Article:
Sunday, February 8, 2009

Chattahoochee NRA: Sope Creek

Yesterday was drop dead gorgeous here in Atlanta, warm and sunny, so we decided to spend some time wandering around the Sope Creek unit of the Chattahoochee River National Recreational Area. The Sope Creek unit is absolutely riddled with a maze of trails, both official and social. The official trails are, in general, pretty easy walking. The social trails, which are so well established it can be difficult to distinguish them from the NPS sanctioned trails, get a little trickier. Park management has markers at each official intersection, though, so if a person is paying attention it's fairly easy to figure out where you are in the maze. You can do long loops, short loops, or something in between, to wend your way from the parking lot to Sopes Creek, the papermill ruins, or the river, depending on how ambitious you're feeling.
Given my strong interest in industrial archeology, we picked the shortest route possible from the parking area to the papermill. It's an impressive set of ruins. According to the book-on-a-stick in the parking area the mill first operated before the Civil War, was burned down by Union forces, rebuilt in 1871, and operated until 1902. NPS has done a nice job of stabilizing it.

The complex is fairly large -- there are ruins on both sides of the creek. The photos don't really give a good sense of scale. The one quibble I had was the site could use a good interpretive wayside, something that included historic photos or a map showing exactly how big the complex was when it was in operation and explaining briefly how a 19th century papermill operated.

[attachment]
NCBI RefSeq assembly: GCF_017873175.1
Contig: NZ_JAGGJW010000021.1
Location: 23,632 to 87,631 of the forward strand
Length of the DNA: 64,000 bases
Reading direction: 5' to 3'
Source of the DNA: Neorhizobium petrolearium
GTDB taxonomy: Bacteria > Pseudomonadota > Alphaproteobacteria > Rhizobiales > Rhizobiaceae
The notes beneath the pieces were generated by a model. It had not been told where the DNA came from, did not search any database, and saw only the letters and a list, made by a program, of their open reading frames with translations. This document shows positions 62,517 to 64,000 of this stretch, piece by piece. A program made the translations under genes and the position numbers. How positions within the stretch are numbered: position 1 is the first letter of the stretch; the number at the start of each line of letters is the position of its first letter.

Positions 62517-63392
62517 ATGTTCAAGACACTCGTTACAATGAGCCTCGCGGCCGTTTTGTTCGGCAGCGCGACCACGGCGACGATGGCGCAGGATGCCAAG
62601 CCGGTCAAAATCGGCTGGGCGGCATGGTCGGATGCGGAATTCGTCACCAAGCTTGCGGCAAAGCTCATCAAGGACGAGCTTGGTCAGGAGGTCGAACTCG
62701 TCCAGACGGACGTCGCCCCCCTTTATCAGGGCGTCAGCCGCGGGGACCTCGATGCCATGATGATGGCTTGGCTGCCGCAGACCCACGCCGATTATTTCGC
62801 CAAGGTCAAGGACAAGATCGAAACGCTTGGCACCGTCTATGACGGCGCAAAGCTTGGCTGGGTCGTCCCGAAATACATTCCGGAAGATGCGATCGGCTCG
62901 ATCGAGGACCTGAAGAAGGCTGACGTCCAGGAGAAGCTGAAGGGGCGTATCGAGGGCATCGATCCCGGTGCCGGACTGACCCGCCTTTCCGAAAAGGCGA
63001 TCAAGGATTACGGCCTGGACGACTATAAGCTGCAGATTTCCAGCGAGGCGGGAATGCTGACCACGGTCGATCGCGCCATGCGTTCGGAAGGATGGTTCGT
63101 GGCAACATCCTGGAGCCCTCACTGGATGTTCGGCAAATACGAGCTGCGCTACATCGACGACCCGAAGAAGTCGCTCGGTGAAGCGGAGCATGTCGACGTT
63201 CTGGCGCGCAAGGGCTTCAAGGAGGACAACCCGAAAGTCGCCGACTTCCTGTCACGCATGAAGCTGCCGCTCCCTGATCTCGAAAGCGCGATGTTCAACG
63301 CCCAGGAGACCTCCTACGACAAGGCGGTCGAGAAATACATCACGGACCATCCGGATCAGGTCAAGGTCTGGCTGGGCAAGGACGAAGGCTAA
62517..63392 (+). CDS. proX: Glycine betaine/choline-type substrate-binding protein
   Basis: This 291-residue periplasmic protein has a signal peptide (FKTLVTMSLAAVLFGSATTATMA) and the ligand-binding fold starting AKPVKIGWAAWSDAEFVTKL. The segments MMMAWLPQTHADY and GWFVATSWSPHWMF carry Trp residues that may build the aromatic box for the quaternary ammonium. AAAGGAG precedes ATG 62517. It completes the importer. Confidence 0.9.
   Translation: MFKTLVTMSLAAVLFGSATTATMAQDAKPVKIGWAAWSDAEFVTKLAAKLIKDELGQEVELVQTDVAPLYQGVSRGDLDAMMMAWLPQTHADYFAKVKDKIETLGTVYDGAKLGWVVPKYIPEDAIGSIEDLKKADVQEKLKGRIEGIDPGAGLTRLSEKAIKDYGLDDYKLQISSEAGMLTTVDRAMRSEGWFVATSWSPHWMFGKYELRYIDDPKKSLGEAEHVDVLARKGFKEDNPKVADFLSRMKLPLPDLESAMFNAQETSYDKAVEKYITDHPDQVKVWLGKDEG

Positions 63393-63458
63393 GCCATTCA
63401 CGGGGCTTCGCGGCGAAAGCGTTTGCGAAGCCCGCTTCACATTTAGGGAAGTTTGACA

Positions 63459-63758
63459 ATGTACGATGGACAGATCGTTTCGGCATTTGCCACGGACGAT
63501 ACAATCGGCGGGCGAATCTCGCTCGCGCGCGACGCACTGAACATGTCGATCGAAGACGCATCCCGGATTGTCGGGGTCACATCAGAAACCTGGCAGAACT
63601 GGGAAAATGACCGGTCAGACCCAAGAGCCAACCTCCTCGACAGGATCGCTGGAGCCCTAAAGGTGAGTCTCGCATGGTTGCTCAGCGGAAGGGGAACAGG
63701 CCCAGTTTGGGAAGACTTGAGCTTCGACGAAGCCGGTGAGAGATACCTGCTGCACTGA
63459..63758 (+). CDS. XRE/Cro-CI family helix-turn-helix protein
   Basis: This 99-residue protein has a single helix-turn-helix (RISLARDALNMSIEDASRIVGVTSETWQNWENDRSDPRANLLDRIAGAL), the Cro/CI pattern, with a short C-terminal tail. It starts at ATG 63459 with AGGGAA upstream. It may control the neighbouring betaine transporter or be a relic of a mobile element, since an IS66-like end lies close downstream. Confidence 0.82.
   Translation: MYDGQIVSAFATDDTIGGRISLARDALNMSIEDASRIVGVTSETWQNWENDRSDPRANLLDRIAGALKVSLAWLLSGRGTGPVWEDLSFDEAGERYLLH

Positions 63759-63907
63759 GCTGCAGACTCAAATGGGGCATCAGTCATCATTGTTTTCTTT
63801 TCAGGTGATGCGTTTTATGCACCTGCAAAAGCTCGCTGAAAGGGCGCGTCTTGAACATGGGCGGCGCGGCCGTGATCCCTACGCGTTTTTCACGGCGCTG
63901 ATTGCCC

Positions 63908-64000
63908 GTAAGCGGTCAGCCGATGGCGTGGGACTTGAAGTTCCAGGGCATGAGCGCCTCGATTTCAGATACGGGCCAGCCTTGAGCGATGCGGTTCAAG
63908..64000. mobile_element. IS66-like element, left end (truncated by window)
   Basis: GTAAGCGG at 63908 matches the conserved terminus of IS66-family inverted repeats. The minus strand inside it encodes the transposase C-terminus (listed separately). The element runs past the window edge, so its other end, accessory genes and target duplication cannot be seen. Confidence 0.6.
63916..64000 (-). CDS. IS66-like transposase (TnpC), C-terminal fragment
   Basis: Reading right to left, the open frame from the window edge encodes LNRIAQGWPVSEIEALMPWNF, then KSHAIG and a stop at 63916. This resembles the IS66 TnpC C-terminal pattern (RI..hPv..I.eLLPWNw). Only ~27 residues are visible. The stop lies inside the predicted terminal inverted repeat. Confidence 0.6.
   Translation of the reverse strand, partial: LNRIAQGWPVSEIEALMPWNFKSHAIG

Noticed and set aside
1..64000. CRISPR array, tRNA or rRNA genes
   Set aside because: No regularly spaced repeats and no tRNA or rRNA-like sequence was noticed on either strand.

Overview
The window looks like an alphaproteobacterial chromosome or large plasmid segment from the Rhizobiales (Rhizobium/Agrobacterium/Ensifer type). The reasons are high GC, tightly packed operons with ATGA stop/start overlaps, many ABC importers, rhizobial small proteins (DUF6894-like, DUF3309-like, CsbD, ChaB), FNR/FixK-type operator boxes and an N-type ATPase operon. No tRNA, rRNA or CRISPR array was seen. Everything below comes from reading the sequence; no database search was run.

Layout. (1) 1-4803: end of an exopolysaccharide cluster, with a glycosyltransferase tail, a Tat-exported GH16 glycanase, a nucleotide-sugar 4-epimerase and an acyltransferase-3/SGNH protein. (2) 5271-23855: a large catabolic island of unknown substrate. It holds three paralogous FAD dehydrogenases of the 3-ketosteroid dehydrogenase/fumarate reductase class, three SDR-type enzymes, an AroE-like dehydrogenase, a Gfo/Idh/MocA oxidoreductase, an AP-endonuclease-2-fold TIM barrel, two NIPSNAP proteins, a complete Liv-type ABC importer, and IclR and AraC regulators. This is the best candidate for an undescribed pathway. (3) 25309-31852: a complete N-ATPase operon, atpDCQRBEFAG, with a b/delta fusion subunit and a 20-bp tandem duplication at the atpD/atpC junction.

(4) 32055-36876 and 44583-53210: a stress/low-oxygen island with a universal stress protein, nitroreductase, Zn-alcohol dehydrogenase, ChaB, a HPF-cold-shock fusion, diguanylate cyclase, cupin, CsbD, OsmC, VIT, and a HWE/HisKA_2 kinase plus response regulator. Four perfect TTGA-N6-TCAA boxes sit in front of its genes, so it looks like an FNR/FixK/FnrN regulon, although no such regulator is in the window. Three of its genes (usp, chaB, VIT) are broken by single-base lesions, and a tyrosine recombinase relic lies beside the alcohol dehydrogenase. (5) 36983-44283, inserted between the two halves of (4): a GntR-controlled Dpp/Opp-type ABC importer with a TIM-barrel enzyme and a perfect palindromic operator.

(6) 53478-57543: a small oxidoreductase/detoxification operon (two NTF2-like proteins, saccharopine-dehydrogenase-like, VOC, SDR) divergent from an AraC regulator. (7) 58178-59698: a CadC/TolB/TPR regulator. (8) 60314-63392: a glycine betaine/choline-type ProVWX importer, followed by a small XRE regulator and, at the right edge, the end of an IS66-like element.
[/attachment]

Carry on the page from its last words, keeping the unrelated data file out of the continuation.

There were two books on sticks in the parking lot, both placed by the Georgia Historical Commission, and standing more or less side by side. Odds are, though, that few people notice the markers, especially when they're located over half a mile from the actual ruins. I was moderately amused by the text. The one focusing on the papermill's history described it as being located on Sope Creek. The other one, which focused on a Civil War skirmish, called it Soap Creek.

After admiring the ruins, we did some looping around before heading back to the parking lot. One of these days we'll have to go back and try wandering into a different part of the maze and seeing how things look closer to the river.


  1. Looks like an interesting area, the weather here has been pretty decent for this time of year also, since that one snow dump left.

    IMHO a major problem is too many people today believe the line the Republicans are pushing that "The New Deal didn't work."

    I’m thinking that it’s more like the capitalists are pushing that the new deal didn’t work because they didn’t get their fat slices of it. And I think they are concerned about that now, no matter which party they are in.

  2. Hey - that is beautiful! I wasn't familiar with it. It's so gorgeous here, I feel guilty being at my computer.

  3. Cool! Very reminiscent of Virginius Island at Harpers Ferry, site of the Hall Rifle Works, a paper mill, and sundry other water-powered factories.


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